The shop has a new trainee. A highly skilled mountain biker, we used to know him as Jumper Dude when all we saw of him was a flash as he shot through our parking lot and launched off the bank on his nearly daily lunchtime rides around Wolfe City.
His resume is impressive, but he's never worked in a bike shop. He can -- and does -- build professional-quality trails. In addition to work experience completely unrelated to biking, he was a mountain biking instructor at a riding park that took over an old ski area. You can see by his riding skills that he's not a poseur. He has a great personality, which will be a real asset offsetting my crappy one. But can he survive the reality of shop life?
"After a couple of months in the apron, your outlook will change," I told him. I don't mean that he will be shattered and disillusioned, only that the wide horizon of enticing possibilities has to narrow, as probability weeds out the more vulnerable fantasies. He knows a certain clientele very well, but that clientele quit coming to our town long before we quit bothering to try to attract it. As our local group of hard core riders decided on their own to leave the trails and move onto the road, there to be dropped one by one as other aspects of life overcame them, they have not been replaced by an equal or greater number of newcomers in any specific riding genre.
When our weekly mountain bike riding group first started to dwindle at the end of the 1990s, one of them told us, "I just got tired of cleaning and repairing my bike all the time. I realized I could spend a lot more time riding and less time on maintenance if I was on a road bike." And this was before a mountain bike could routinely cost $4000 and have a dozen bearings in the suspension pivots. Someone spending just upwards of a thousand bucks on a mountain bike in the late 1990s had something pretty sweet to ride, although you could easily spend twice that. But in the background still lingers the ghost of mountain bikes past, costing far less and providing hours of laughs.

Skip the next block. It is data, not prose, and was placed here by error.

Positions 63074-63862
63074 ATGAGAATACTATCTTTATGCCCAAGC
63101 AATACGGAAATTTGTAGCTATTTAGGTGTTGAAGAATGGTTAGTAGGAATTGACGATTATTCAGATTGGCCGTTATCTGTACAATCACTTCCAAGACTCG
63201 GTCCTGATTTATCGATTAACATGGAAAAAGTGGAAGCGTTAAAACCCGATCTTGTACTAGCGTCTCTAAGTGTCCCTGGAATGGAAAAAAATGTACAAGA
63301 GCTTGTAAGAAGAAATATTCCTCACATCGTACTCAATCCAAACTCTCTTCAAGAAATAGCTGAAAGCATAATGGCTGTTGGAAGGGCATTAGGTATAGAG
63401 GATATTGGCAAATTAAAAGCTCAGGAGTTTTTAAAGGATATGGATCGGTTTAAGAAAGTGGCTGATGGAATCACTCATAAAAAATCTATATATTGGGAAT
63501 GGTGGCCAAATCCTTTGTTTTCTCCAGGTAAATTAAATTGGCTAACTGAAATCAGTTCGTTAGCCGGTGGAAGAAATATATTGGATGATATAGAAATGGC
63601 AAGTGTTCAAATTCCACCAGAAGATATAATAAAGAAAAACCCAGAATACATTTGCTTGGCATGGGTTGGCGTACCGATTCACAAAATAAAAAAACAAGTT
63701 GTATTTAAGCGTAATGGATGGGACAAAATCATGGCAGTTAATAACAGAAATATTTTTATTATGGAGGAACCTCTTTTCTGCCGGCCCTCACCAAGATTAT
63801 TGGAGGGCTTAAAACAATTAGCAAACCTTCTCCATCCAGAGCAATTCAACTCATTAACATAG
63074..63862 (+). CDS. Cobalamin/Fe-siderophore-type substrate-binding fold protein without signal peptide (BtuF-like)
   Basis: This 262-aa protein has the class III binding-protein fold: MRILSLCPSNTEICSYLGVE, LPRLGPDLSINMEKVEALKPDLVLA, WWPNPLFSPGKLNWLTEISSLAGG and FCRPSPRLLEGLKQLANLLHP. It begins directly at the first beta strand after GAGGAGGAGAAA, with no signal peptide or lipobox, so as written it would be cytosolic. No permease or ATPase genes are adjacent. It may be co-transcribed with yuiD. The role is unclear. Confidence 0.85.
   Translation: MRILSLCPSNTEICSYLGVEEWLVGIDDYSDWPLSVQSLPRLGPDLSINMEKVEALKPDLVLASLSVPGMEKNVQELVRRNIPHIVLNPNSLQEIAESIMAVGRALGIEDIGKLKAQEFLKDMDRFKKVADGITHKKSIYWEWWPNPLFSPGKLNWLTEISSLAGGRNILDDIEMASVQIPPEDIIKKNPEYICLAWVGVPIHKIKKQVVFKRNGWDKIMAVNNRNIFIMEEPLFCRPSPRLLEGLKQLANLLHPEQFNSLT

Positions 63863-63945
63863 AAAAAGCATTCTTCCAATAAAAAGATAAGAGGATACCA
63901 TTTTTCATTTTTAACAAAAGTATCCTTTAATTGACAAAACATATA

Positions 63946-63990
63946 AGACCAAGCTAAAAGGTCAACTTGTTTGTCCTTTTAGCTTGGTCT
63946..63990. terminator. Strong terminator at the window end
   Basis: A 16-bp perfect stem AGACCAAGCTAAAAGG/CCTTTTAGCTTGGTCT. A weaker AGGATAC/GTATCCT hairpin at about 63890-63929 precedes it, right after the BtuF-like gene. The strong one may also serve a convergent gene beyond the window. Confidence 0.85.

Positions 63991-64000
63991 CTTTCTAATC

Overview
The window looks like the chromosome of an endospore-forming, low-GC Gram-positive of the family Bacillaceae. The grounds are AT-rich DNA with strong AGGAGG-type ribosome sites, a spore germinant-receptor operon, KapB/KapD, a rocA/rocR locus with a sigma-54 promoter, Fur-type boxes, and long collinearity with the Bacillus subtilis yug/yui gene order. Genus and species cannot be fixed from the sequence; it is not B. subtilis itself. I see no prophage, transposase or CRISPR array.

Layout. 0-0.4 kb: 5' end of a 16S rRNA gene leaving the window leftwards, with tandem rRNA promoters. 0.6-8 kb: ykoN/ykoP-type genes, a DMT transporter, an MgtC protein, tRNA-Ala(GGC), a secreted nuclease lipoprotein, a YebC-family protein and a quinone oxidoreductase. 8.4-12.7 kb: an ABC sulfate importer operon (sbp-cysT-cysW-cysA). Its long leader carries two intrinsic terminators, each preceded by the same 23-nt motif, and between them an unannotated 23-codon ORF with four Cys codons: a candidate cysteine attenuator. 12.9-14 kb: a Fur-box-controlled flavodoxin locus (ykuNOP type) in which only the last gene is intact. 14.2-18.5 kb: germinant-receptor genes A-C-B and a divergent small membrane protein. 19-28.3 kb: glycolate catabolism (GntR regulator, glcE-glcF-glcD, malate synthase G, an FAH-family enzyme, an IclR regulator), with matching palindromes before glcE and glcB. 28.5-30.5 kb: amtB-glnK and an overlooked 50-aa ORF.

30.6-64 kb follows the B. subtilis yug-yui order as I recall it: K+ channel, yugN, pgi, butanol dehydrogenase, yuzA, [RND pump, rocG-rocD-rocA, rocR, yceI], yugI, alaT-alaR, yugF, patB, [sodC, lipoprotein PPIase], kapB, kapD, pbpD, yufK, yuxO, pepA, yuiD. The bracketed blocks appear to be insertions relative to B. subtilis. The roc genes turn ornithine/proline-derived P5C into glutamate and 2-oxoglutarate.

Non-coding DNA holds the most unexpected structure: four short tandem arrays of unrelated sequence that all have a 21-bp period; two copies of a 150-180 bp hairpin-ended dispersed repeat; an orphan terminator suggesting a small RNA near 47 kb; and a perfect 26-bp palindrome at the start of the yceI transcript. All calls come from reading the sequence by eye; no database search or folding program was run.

A younger generation will see the world differently. A teenager looking at mountain biking now will see that the minimum buy-in may look like it's still around $400-$500, but the upper end sits above $6,000, with peaks above $10,000.
A $1,500 bike today was a $500 bike in the 1980s. Because so many things can be mixed and matched, the value and usefulness of a bike can't be compared directly to many other things. For instance, I just did some nice updates on a 1970s Holdsworth road bike, to improve rider comfort without significantly changing the original intent of the bike as a drop-bar tourer. Because the bike was fundamentally sound, it can go on for many more years with minimal investment, if it is well maintained and properly stored. The frame itself could be fitted with completely modern componentry. Its geometry matches that of frames you can buy today.
Bits of history walk in all the time. A mechanic who has co-evolved with the technology has a huge advantage over someone who has only studied it academically, or perhaps never gave it a thought before it appears unannounced. This is true of dusty old gems and crusty old junk. Some of that old junk started its life as new junk. But even then it might have sentimental value to its owner.
Working in a bike shop, you have to deal with forms of the machine that might not interest you. I do disparage technology that I feel makes riding needlessly complicated and expensive. There are things I wish would go away. But until they do, I have to try to fix the broken ones. That doesn't mean I won't laugh derisively at anyone who would fall for that crap. But if I can get it to work for them, I will do so before it leaves my hands.
In the mid 1990s, a previous trainee came back in from test riding a full-suspension Cannondale he had just assembled. "Before I worked here, I would just have thought this thing was totally cool," he said. "Now I look at it and try to figure out where it's going to break." I've never been so proud. He had reached the next level. That's my goal for any trainee. You can like what you like, but love with your eyes open, and don't be afraid to scorn and deride what is badly designed, over-marketed bullshit. You are a mechanic now, the first line of defense between riders and the bike industry.